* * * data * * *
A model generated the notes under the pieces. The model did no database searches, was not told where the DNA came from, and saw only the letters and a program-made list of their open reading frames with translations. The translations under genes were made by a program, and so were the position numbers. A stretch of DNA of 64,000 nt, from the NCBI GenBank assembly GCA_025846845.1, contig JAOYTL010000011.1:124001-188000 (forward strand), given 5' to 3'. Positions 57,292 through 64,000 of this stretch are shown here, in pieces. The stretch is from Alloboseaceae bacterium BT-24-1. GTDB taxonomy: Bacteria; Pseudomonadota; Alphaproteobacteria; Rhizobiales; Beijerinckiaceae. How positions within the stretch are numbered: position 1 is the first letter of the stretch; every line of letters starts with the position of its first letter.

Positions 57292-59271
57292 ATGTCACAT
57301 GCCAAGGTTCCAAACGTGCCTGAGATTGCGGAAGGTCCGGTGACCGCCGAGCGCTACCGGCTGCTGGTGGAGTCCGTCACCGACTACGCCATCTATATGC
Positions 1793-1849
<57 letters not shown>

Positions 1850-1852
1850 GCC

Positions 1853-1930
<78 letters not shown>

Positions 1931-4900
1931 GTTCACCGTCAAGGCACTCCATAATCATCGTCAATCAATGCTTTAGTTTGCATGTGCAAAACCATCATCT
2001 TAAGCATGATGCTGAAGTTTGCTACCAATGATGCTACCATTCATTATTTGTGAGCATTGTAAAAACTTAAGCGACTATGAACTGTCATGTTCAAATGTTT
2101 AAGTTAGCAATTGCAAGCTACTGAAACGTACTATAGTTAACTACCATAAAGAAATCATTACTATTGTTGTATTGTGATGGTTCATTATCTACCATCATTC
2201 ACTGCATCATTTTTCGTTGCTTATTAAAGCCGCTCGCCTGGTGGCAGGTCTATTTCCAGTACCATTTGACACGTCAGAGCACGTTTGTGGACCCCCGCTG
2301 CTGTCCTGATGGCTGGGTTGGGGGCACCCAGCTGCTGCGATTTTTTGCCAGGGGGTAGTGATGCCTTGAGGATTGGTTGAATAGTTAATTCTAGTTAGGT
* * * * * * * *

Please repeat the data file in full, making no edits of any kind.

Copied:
A model generated the notes under the pieces. The model did no database searches, was not told where the DNA came from, and saw only the letters and a program-made list of their open reading frames with translations. The translations under genes were made by a program, and so were the position numbers. A stretch of DNA of 64,000 nt, from the NCBI GenBank assembly GCA_025846845.1, contig JAOYTL010000011.1:124001-188000 (forward strand), given 5' to 3'. Positions 57,292 through 64,000 of this stretch are shown here, in pieces. The stretch is from Alloboseaceae bacterium BT-24-1. GTDB taxonomy: Bacteria; Pseudomonadota; Alphaproteobacteria; Rhizobiales; Beijerinckiaceae. How positions within the stretch are numbered: position 1 is the first letter of the stretch; every line of letters starts with the position of its first letter.

Positions 57292-59271
57292 ATGTCACAT
57301 GCCAAGGTTCCAAACGTGCCTGAGATTGCGGAAGGTCCGGTGACCGCCGAGCGCTACCGGCTGCTGGTGGAGTCCGTCACCGACTACGCCATCTATATGC
Positions 1793-1849
<57 letters not shown>

Positions 1850-1852
1850 GCC

Positions 1853-1930
<78 letters not shown>

Positions 1931-4900
1931 GTTCACCGTCAAGGCACTCCATAATCATCGTCAATCAATGCTTTAGTTTGCATGTGCAAAACCATCATCT
2001 TAAGCATGATGCTGAAGTTTGCTACCAATGATGCTACCATTCATTATTTGTGAGCATTGTAAAAACTTAAGCGACTATGAACTGTCATGTTCAAATGTTT
2101 AAGTTAGCAATTGCAAGCTACTGAAACGTACTATAGTTAACTACCATAAAGAAATCATTACTATTGTTGTATTGTGATGGTTCATTATCTACCATCATTC
2201 ACTGCATCATTTTTCGTTGCTTATTAAAGCCGCTCGCCTGGTGGCAGGTCTATTTCCAGTACCATTTGACACGTCAGAGCACGTTTGTGGACCCCCGCTG
2301 CTGTCCTGATGGCTGGGTTGGGGGCACCCAGCTGCTGCGATTTTTTGCCAGGGGGTAGTGATGCCTTGAGGATTGGTTGAATAGTTAATTCTAGTTAGGT